The Minneapolis City Council is considering making a pack of cigarettes no cheaper than $15 — before taxes — the highest in the nation.

"That's robbery," said Ojo Trill after shopping at the Uptown Tobacco & E-Cigs store on Lake Street. "Stop raising the costs for us to be regular people."

Public health officials and smoking cessation advocates say the high cost should reduce the number of people who smoke, especially youth, although opponents worry about the effect it could have on low-income smokers and potentially encourage black market sales. Jason Johnson, another man shopping at the Lake Street store Tuesday, said it's unfair to people who already struggle with the costs of living in the city.

"People can't afford $15, $16 for cigarettes," Johnson said.

The proposal, headed toward a full council vote next week, would also ban discounts and coupons, set minimum prices for other tobacco products, and ban smoking inside cigar and hookah lounges.

While much of the proposed ordinance has widespread support among the council and from Mayor Jacob Frey, its immediate prospects aren't certain. Following a public hearing Tuesday afternoon, a council committee moved the plan ahead without recommendation, as several members said they might want to change parts of it.

The proposal, led by Council Member LaTrisha Vetaw, is similar to one introduced last year that was shelved, in part, to give more time for businesses like Anthony's Pipe & Cigar Lounge in Uptown, For years, cigar aficionados have kicked back in chairs at Anthony's to take in stogies via an exception to the state's indoor smoking ban that allows patrons to "sample" the products of tobacco shops. Under the current proposal, Anthony's, as well as several hookah lounges frequented by East African immigrants, would have to ban indoor smoking Dec. 1, although outdoor smoking would remain OK.

That portion of the proposed ordinance is designed to protect workers, but the thrust of the package is aimed at curbing smoking itself.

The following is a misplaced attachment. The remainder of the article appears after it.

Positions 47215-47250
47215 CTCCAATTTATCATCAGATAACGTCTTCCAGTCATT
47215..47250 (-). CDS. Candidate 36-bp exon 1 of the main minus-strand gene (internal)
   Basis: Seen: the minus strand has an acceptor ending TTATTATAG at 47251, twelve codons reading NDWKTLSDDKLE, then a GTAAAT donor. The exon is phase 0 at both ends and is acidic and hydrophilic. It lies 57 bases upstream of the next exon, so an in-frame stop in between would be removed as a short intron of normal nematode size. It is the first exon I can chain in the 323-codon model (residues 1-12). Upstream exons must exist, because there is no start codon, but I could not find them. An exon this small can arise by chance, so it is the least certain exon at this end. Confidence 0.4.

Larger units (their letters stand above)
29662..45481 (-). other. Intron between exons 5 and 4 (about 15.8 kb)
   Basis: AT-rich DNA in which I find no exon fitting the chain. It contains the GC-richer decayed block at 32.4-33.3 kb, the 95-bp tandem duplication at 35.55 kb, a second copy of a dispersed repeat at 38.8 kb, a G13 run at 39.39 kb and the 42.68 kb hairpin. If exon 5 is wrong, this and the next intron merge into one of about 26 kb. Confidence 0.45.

$15 minimums

The price of tobacco products has been climbing for years, with a pack of smokes surpassing $13.50 in downtown Minneapolis convenience stores. But the $15 minimum — at least $15.74 after state taxes — would be a new high, eclipsing the $10-per-pack minimum enacted by St. Paul in 2021 and blowing past New York City's $13 minimum, although actual prices are often higher.

Evalyn Carbrey, senior public health specialist for the city's health department, said Minneapolis' $15 floor would be the highest minimum price in the nation, and it wouldn't be just for cigarettes.

A 4-pack of cigars would also be $15, as would a tin of chewing tobacco. Vaping compounds and e-cigarettes would not be affected.

The extra money would not be a tax, but simply a mandatory minimum price. The retailer would keep the extra money. The reasoning, Carbrey said, is that the extra money could "soften the blow from any decrease in sales" for retailers.

No coupons

Today, many tobacco users get their fix for less, thanks to coupons and discounts targeted so precisely, via email and social media, that nonsmokers might never know they exist.

The proposed changes in Minneapolis would render those coupons worthless within the city limits.

Goal: Less smoking

Smoking cessation advocates, ranging from public health officials to the American Cancer Society, have been pushing for minimum prices as a way to combat smoking in recent years because, they say, it works, especially with youth who haven't yet taken up the deadly addiction.

Carbrey cited studies showing that every 10% increase in the price of cigarettes corresponds to a 3-5% decrease in adult smoking and a 6-7% decrease in youth smoking.

Still, forcing nicotine addicts, who are disproportionately lower income and can be disproportionately people of color, to pay more is not a painless idea.

Council Member Andrea Jenkins, who been active in the smoking cessation movement for 20 years, said she supported much of the proposal but emphasized a nuance: "The impact will negatively impact communities of color who smoke for many reasons, including, as stated (by a many who spoke at the hearing minutes earlier), 'being Black in America.' "

Although he was buying a vape cartridge Tuesday at the Uptown tobacco shop, Trill said he also buys cigarette packs each week. He was appalled by the idea of imposing a minimum cost, and said it feels like the city is trying to control smokers' lives.

Johnson, who was buying a pack of Newports for $12.60, said cigarettes are crucial for himself and others to relax and ease stress.